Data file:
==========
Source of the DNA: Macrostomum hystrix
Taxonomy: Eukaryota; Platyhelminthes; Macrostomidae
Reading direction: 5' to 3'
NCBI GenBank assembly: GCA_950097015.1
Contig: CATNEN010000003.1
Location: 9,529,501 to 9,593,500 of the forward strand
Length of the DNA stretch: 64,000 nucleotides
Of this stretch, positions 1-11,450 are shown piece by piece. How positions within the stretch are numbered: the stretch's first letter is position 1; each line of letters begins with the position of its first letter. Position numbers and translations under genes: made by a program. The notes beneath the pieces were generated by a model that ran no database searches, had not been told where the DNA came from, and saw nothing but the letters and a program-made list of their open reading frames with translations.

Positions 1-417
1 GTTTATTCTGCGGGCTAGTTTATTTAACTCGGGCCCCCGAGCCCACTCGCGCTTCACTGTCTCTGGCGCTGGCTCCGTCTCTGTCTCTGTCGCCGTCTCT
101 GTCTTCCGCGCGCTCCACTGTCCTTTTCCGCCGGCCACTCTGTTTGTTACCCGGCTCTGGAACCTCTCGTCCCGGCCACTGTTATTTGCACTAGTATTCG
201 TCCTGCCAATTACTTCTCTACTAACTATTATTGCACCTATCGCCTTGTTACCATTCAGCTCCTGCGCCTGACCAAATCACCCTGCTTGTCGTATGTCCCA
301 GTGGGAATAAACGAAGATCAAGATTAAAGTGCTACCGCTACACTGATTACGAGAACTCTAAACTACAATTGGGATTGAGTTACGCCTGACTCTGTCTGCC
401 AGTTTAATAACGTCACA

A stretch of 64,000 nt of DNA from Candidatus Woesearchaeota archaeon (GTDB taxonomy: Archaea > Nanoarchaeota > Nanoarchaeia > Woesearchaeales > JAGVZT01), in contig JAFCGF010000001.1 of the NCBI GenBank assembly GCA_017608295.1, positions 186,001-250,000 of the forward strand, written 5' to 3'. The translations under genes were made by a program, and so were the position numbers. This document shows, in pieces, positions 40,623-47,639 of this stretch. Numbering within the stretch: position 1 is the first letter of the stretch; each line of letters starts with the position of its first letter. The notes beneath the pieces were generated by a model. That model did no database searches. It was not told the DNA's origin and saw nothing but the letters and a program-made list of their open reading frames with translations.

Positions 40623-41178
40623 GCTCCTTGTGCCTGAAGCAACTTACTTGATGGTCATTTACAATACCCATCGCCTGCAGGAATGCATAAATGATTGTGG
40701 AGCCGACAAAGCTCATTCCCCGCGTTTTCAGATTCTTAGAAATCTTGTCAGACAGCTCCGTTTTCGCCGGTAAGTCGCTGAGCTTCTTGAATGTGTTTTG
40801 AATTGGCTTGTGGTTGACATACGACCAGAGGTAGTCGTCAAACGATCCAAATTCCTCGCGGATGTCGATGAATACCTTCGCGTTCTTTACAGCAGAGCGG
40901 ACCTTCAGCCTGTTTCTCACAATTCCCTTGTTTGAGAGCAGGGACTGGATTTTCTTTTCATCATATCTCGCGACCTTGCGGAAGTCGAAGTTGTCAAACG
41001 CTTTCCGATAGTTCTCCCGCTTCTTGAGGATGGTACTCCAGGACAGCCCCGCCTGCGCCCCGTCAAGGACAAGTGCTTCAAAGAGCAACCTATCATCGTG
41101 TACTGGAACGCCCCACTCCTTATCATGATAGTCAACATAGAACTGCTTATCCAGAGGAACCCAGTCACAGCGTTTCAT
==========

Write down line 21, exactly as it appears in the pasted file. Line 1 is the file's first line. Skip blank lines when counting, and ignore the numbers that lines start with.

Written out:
41001 CTTTCCGATAGTTCTCCCGCTTCTTGAGGATGGTACTCCAGGACAGCCCCGCCTGCGCCCCGTCAAGGACAAGTGCTTCAAAGAGCAACCTATCATCGTG